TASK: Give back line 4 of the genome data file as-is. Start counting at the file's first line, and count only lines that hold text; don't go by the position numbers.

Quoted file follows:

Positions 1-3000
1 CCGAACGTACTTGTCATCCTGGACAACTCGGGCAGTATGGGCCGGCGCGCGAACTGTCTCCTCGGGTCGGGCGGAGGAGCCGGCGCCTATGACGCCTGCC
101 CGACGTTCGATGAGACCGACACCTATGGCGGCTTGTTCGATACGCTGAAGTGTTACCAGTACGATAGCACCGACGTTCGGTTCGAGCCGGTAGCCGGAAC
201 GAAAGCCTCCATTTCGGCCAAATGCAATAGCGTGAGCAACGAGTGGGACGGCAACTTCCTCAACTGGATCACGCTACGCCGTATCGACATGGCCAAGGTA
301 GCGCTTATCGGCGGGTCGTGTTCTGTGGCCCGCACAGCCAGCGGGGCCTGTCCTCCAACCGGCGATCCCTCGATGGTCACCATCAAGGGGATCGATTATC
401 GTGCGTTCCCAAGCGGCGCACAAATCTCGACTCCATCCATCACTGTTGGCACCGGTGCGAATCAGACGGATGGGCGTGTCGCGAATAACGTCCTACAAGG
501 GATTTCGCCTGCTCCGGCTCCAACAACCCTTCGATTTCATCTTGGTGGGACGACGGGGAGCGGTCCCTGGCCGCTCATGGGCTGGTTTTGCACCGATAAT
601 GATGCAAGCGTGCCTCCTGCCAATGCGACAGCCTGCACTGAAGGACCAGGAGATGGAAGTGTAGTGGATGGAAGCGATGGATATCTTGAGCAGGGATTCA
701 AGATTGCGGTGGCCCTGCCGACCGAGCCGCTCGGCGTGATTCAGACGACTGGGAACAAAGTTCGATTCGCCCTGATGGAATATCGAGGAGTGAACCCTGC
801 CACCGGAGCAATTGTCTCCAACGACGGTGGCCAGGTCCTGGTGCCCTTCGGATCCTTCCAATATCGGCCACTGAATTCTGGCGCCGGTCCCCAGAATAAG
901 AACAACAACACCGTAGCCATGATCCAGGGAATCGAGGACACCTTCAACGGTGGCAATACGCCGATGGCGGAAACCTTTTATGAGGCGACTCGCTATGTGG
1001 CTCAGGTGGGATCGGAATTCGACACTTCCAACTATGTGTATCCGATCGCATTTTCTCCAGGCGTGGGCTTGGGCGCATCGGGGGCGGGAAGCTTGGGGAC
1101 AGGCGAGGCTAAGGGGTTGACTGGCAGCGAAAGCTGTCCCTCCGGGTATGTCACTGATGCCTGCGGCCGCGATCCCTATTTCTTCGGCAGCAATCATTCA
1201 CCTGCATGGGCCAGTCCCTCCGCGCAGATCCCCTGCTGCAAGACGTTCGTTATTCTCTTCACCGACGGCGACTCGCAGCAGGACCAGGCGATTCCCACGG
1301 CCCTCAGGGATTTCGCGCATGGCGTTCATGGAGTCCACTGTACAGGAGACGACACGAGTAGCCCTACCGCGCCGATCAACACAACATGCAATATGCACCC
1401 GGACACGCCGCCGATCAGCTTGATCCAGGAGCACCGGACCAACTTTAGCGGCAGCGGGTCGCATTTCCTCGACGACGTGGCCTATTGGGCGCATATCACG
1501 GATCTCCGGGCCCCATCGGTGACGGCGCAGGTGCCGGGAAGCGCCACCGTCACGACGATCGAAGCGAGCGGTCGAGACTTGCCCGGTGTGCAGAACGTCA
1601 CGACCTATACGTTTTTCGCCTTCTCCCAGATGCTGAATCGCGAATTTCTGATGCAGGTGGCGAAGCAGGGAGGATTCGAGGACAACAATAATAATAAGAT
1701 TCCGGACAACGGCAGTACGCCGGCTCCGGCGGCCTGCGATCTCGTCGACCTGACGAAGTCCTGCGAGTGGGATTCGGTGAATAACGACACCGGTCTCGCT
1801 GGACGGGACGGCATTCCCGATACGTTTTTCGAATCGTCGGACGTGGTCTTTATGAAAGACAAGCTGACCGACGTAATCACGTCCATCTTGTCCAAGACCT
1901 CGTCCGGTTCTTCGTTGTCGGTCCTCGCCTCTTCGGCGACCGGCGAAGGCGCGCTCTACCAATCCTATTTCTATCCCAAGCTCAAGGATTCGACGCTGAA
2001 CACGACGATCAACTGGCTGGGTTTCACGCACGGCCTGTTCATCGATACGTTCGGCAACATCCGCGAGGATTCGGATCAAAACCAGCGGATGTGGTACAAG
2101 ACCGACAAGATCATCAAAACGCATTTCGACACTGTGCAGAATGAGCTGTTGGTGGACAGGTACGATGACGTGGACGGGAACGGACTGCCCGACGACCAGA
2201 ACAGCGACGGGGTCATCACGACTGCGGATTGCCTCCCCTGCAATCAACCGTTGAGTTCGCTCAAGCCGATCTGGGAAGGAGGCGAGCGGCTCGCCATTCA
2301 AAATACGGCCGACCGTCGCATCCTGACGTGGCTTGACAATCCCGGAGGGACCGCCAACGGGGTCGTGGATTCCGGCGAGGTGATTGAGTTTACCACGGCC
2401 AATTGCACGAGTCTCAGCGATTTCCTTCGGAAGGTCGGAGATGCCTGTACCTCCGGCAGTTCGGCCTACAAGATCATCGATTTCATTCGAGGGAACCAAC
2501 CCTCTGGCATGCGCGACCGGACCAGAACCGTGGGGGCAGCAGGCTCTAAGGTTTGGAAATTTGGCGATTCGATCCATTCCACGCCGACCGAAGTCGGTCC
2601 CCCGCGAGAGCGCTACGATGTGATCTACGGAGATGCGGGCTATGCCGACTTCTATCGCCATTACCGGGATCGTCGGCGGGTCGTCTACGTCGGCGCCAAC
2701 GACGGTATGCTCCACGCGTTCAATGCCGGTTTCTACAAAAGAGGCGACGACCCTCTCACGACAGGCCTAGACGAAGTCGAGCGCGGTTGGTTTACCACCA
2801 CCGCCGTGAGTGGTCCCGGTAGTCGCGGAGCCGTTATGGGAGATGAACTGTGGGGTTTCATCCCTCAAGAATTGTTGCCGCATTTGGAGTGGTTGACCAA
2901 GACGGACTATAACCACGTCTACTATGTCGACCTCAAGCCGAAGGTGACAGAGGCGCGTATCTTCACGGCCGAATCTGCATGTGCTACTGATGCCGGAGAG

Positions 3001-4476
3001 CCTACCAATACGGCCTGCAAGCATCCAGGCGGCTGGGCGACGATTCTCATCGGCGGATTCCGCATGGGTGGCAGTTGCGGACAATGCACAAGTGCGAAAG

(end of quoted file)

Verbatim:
201 GAAAGCCTCCATTTCGGCCAAATGCAATAGCGTGAGCAACGAGTGGGACGGCAACTTCCTCAACTGGATCACGCTACGCCGTATCGACATGGCCAAGGTA